Marco Klement represented the group at the annual meeting of the German Physical Society (DPG) held this year in Berlin. He presented about “Efficient Simulation of Anisotropic Particles”. The 2018 meeting was the largest physics meeting ever to be organized in Europe, with 6420 attending.
A publication with experiments by Christian Scholz, then a postdoc at MSS and now at Universität Düsseldorf, appeared in Nature Communications:
“Biological organisms and artificial active particles self-organize into swarms and patterns. Open questions concern the design of emergent phenomena by choosing appropriate forms of activity and particle interactions. A particularly simple and versatile system are 3D-printed robots on a vibrating table that can perform self-propelled and self-spinning motion. Here we study a mixture of minimalistic clockwise and counter-clockwise rotating robots, called rotors. Our experiments show that rotors move collectively and exhibit super-diffusive interfacial motion and phase separate via spinodal decomposition. On long time scales, confinement favors symmetric demixing patterns. By mapping rotor motion on a Langevin equation with a constant driving torque and by comparison with computer simulations, we demonstrate that our macroscopic system is a form of active soft matter.”
Read about it here:
Rotating Robots Move Collectively and Self-Organize
C. Scholz, M. Engel, T. Pöschel
Nature Communications 9, 931 (2018)
Press coverage pro-physik.de (in German):
Roboter mit Fraktionszwang
Michael Engel provided an overview talk about the theory and simulation of quasicrystals at the workshop of the Collaborative Research Centre SFB 762: Functionality of Oxide Interfaces at Benedictine Abbey of Frauenwörth. The Benedictine abbey of Frauenwörth was founded by the Duke of Bavaria Tassilo III around 772 AD.
Alberto Leonardi, Chrameh Mbah and Michael Engel present their recent research results at two conferences. The International Congress Engineering of Advanced Materials (ICEAM) held 10-12 Oct 2017 was the concluding event of the EAM Excellence Cluster and gathers national and international researchers in the field. The Particle-Based Materials Symposium (PBM) on 9-10 Nov 2017 at the Leibnitz Institute for New Materials in Saarbrücken brings together expertise from all over Germany.
Some pictures from this year’s group hike and visit to the beer cellar near Weilersbach on the border of the Franconian Switzerland near Erlangen.
This year Michael Engel traveled again to the USA with stops at the University of Michigan and Indiana University. Also, part of the stay was the observation of the total solar eclipse in the Great Smoky Mountains National Park.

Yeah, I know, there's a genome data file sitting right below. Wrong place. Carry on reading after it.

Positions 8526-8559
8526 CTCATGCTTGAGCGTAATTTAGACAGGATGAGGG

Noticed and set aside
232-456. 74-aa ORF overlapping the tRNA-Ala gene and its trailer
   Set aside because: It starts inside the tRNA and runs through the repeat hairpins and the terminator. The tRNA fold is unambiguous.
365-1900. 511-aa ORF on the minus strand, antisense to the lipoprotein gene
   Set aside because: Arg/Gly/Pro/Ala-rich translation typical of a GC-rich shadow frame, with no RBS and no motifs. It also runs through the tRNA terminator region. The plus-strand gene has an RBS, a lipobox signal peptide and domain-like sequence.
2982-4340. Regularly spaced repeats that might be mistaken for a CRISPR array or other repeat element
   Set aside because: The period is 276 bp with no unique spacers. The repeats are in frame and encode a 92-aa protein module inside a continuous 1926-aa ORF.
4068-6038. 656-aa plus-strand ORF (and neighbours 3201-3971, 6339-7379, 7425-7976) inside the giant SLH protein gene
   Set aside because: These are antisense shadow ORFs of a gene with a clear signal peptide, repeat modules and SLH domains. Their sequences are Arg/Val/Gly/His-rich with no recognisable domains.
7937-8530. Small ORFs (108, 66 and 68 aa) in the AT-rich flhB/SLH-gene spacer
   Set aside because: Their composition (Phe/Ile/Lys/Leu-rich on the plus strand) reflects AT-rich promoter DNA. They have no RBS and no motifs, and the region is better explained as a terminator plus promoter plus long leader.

A research collaboration with Uni Fribourg (Switzerland) lead to a joint publication in PNAS:
“It has been shown recently that disordered dielectrics can support a photonic band gap in the presence of structural correlations. This finding is surprising, because light transport in disordered media has long been exclusively associated with photon diffusion and Anderson localization. Currently, there exists no picture that may allow the classification of optical transport depending on the structural properties. Here, we make an important step toward solving this fundamental problem. Based on numerical simulations of transport statistics, we identify all relevant regimes in a 2D system composed of silicon rods: transparency, photon diffusion, classical Anderson localization, band gap, and a pseudogap tunneling regime. We summarize our findings in a transport phase diagram that organizes optical transport properties in disordered media.”
Band gap formation and Anderson localization in disordered photonic materials with structural correlations
L.S. Froufe-Perez, M. Engel, J.J. Saenz, F. Scheffold
Proceedings of the National Academy of Sciences 114, 9570-9574 (2017)
Alberto Leonardi received a grant from the Emerging Talent Initiative in the field of nano-structured single-particle inorganic materials. This initiative is designed to support excellent postdoctoral researchers by providing them with an opportunity to develop scientific independence and establish themselves in their field of research. Congratulations!
EAM Science meets Fiction is a scientifically oriented exhibition that includes literature contributions. Our lab contributed one computer rendering of a clathrate crystal made from triangular bipyramids taken from a recent publication.
The exhibition takes place from Sept 16 to Oct 27 in the church “Kreuz+Quer, Haus der Kirche”, Bohlenplatz 1, 91054 Erlangen.